The pandemic halted their business for some time.
After realizing they were classified as office, non-essential, they petitioned to change their status to stay open, and it was granted.
“We’re doing a lot to make sure this is the safest place you can come take your children or yourself to learn music,” said John Alden with Fresno Music Academy & Arts.
Inside the 4,000-square-foot building, rooms have been set up to follow health and safety guidelines so that music can play on. Some classes are on Zoom.
The Fresno business is just one of the many the Fresno County Economic Development Commission (EDC) has helped.
“We want businesses to know they’re not alone, and we help them with those concerns, help them move forward whether it’s funding, whether it’s protocol, whether it’s regarding the set up of their location-anything we can do,” Andrea Reyes, vice president of business development for EDC.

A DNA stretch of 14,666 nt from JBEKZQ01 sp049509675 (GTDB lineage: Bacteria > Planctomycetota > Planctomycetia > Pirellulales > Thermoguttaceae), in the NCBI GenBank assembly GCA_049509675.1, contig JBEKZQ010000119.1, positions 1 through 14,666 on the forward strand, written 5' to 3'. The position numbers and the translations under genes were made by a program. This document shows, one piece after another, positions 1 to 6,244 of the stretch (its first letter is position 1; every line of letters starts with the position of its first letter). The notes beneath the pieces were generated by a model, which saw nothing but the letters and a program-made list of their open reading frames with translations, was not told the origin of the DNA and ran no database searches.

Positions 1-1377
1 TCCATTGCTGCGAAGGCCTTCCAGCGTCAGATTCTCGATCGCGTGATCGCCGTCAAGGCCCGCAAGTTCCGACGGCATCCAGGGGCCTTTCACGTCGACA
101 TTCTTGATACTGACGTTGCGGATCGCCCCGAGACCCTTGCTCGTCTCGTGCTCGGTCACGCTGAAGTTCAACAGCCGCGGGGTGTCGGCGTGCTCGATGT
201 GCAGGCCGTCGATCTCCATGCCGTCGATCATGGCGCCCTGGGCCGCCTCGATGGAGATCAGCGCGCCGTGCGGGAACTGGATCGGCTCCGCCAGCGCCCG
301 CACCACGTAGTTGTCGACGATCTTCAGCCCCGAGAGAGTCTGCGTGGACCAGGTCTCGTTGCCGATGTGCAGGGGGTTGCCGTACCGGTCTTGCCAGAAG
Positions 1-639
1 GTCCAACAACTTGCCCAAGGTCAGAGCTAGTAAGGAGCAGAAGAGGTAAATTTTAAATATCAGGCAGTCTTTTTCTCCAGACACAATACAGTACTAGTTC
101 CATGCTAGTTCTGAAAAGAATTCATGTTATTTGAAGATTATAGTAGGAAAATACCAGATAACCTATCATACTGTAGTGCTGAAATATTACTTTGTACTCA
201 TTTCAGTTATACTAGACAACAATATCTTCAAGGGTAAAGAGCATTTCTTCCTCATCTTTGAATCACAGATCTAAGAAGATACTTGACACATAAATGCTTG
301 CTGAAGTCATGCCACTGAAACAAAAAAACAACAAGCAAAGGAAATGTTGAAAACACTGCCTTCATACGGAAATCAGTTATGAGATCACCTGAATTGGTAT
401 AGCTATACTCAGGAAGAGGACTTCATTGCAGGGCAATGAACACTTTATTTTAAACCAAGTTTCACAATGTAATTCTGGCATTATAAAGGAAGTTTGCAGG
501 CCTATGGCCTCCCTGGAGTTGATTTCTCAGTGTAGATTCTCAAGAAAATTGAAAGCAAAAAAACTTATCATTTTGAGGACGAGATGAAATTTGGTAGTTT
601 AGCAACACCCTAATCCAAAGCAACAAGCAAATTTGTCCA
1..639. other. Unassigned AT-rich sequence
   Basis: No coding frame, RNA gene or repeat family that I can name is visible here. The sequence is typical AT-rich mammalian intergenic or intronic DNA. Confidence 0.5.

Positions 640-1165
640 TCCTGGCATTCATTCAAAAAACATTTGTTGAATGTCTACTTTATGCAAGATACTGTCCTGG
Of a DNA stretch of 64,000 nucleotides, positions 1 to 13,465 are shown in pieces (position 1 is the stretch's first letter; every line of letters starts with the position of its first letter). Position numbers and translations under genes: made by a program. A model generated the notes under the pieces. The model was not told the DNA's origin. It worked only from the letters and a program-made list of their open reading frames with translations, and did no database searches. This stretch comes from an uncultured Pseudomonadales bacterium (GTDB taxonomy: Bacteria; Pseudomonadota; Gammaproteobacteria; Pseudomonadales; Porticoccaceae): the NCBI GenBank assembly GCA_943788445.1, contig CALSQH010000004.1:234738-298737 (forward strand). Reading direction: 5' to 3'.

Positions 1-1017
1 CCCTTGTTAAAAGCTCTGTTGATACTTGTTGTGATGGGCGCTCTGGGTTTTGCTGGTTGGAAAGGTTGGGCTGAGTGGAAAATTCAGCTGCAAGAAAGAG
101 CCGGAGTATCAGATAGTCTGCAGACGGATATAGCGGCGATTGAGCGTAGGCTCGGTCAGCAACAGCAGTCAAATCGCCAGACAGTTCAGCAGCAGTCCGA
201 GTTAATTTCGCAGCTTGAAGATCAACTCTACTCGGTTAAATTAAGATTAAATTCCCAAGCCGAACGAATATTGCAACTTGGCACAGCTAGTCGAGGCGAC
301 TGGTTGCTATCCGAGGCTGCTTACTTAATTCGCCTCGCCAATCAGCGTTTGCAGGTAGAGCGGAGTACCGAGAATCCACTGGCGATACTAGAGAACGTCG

They’ve launched a website called Revive Fresno County. Businesses can go online to find the latest regulations and how they can get help.
They can talk to people over the phone in English or Spanish.
Some companies have gotten grants through the city and free masks and sanitizer.
As for the music studio, it was started 22 years ago with big dreams that still continue today.
“This actual physical space feels like a child of mine. So much of my heart and soul and energy and effort have been put into creating this beautiful space, but what goes on here is magical,” said Debi Ruud with Fresno Music Academy & Arts.
They’re a small business navigating challenges during this pandemic.
Fresno Music Academy is hopeful their business will play on and hit a high note next year.
If you’re interested in getting resources, the Revive Fresno County website comes in four languages English Spanish Hmong and Punjabi.
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